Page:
Let’s face it, life is busy. Between frenzied morning routines, working through lunch, and hectic after-school schedules—sometimes, we all forget to do the simple things, like drink enough water. It’s OK! Here are some things to keep in mind and a few tips for creating smart hydration habits for the whole family.
What to Do
Remind yourself to take water breaks throughout the day with an alarm set on your phone, slotted into your calendar, or through a water tracking app.
Creating habits doesn’t just magically happen. You need to remind yourself to take action in order to set healthier activities – like drinking more water – as part of your routine.
Why water is important for kids
They have more skin in the game
Children’s water needs are proportionately higher because their bodies contain more water than the bodies of adults (65% vs 60%). Babies have the most, being born at about 78%. By one year of age, that amount drops to about 65%. Therefore, their surface-to-volume ratio is relatively higher. As a result, they can have greater water losses from the skin and can be more vulnerable to risk of dehydration.
It’s not top of mind
Half the hydration battle is reminding kids to drink up. The other half is getting them to actually follow through. (Have you ever tried reasoning with a toddler?!) Try a water chart and turn sipping into a challenge with fun rewards like stickers. Or motivate them to hydrate with bottled water designed just for kids!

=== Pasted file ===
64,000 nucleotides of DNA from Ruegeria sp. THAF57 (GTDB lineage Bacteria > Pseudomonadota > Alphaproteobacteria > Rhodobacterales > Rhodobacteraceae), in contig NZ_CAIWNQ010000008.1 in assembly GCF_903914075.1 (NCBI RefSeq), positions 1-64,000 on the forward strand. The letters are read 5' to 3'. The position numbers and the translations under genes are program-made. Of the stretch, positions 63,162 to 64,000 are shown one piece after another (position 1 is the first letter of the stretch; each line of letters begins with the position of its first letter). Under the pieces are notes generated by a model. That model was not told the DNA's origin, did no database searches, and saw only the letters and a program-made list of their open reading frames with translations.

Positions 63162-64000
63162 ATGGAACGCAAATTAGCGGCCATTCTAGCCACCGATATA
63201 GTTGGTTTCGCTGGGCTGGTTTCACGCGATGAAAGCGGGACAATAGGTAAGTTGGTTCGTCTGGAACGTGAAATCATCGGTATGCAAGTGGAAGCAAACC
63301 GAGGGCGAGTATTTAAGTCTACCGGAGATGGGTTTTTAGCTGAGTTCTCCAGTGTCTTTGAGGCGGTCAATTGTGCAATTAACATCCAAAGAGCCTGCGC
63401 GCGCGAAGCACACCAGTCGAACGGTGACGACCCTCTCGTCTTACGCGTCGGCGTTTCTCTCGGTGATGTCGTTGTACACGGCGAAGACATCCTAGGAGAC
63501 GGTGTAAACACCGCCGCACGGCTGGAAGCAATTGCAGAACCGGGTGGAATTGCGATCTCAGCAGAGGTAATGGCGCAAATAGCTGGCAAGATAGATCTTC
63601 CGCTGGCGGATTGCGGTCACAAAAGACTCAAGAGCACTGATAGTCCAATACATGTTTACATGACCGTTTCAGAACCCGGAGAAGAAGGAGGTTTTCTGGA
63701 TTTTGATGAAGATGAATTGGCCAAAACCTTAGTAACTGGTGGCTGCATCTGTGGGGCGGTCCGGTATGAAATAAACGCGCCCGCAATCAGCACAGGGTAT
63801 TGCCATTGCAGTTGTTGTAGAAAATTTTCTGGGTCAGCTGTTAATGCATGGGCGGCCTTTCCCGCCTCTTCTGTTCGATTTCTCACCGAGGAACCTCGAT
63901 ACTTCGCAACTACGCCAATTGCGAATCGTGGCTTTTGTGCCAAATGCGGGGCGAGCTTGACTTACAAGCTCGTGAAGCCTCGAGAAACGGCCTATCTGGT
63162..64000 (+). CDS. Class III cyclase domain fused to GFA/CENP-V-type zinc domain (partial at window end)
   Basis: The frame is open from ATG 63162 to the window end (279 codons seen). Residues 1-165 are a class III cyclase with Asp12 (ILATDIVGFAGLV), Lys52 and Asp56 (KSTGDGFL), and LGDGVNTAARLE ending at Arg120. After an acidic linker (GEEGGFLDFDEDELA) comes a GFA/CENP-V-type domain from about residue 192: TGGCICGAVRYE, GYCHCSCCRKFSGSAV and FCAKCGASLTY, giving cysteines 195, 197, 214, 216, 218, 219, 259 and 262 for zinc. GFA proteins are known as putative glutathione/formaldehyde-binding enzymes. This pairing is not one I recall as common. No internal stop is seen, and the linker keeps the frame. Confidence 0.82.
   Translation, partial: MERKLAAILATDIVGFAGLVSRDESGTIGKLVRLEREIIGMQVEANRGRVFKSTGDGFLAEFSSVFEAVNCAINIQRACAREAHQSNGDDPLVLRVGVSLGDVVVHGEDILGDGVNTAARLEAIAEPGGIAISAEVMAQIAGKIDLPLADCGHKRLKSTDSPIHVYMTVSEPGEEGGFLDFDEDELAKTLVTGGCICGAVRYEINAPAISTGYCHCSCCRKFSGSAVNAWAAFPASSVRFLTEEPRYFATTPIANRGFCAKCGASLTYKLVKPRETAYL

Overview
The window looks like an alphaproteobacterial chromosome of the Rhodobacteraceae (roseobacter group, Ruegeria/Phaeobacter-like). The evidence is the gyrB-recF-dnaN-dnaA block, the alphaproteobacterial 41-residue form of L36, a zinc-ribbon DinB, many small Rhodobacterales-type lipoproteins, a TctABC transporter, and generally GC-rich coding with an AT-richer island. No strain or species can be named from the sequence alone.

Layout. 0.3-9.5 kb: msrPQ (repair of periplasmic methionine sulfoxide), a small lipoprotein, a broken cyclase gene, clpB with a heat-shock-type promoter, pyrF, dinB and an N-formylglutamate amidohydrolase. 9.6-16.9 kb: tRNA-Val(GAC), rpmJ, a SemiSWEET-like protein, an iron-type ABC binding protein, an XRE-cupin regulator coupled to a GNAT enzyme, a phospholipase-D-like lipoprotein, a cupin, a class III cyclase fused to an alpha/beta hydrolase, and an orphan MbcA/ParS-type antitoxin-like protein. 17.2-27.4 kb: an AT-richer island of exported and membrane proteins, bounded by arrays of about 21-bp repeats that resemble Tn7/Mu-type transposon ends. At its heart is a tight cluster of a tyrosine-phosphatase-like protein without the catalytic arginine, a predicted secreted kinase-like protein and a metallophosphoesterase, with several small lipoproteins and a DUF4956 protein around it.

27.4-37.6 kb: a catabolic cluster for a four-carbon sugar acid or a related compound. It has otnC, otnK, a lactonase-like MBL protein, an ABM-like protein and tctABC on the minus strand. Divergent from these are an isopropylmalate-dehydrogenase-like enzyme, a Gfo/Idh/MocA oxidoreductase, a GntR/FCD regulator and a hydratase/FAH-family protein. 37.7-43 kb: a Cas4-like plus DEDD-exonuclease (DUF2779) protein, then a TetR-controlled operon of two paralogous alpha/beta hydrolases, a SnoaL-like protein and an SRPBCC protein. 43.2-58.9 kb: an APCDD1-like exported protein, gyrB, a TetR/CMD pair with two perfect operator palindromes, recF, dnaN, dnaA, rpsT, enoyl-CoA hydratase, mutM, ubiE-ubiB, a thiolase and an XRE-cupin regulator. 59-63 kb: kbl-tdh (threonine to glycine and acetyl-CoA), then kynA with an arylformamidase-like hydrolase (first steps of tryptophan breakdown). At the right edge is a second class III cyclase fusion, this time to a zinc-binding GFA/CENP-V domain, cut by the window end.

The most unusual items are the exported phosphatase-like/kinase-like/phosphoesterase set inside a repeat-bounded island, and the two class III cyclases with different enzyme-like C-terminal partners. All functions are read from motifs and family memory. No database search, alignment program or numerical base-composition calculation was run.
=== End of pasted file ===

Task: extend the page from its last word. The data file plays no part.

They can’t stop, won’t stop
Kids are constantly on the move, between cricket practices, swimming and football training. While you may be losing your Saturday mornings to practice and game times, your kids are losing water each time they sweat, breathe or visit the restroom. The hydration rule of thumb: replenish the amount of water lost throughout the day.
Show them how it's done
Always have a bottle of water handy
Choose water over other beverages
Have an extra bottle or two on hand for your kids
Parents don't like giving their kids a sweetened beverage. But leading by example sends a much stronger message.
Dehydration occurs when the body doesn’t have enough fluid to function properly. If not treated, dehydration can get worse, and have some pretty serious effects. The good news is that severe dehydration is relatively rare. Regardless, it’s important to know the signs and symptoms of dehydration – mild, moderate and severe.
What are the Symptoms of Dehydration?
Infants, young children and the elderly are especially susceptible to dehydration. But anyone, regardless of age, can find themselves wondering if they’re dehydrated. See the chart for the common symptoms of mild to moderate dehydration.
What can you do to avoid dehydration?
Being aware of the risk is half the battle. Drink water throughout the day, remembering to start hydrated and stay hydrated. Be sure to replenish fluids that are lost more rapidly in warm weather or as a result of strenuous exercise and excess perspiration.
When to Worry
If you or anyone in your care has very dark yellow or amber urine, not urinating at all, sunken eyes, extreme thirst and fussiness, sleepiness, listlessness, confusion, is unconscious or delirious, call your doctor immediately.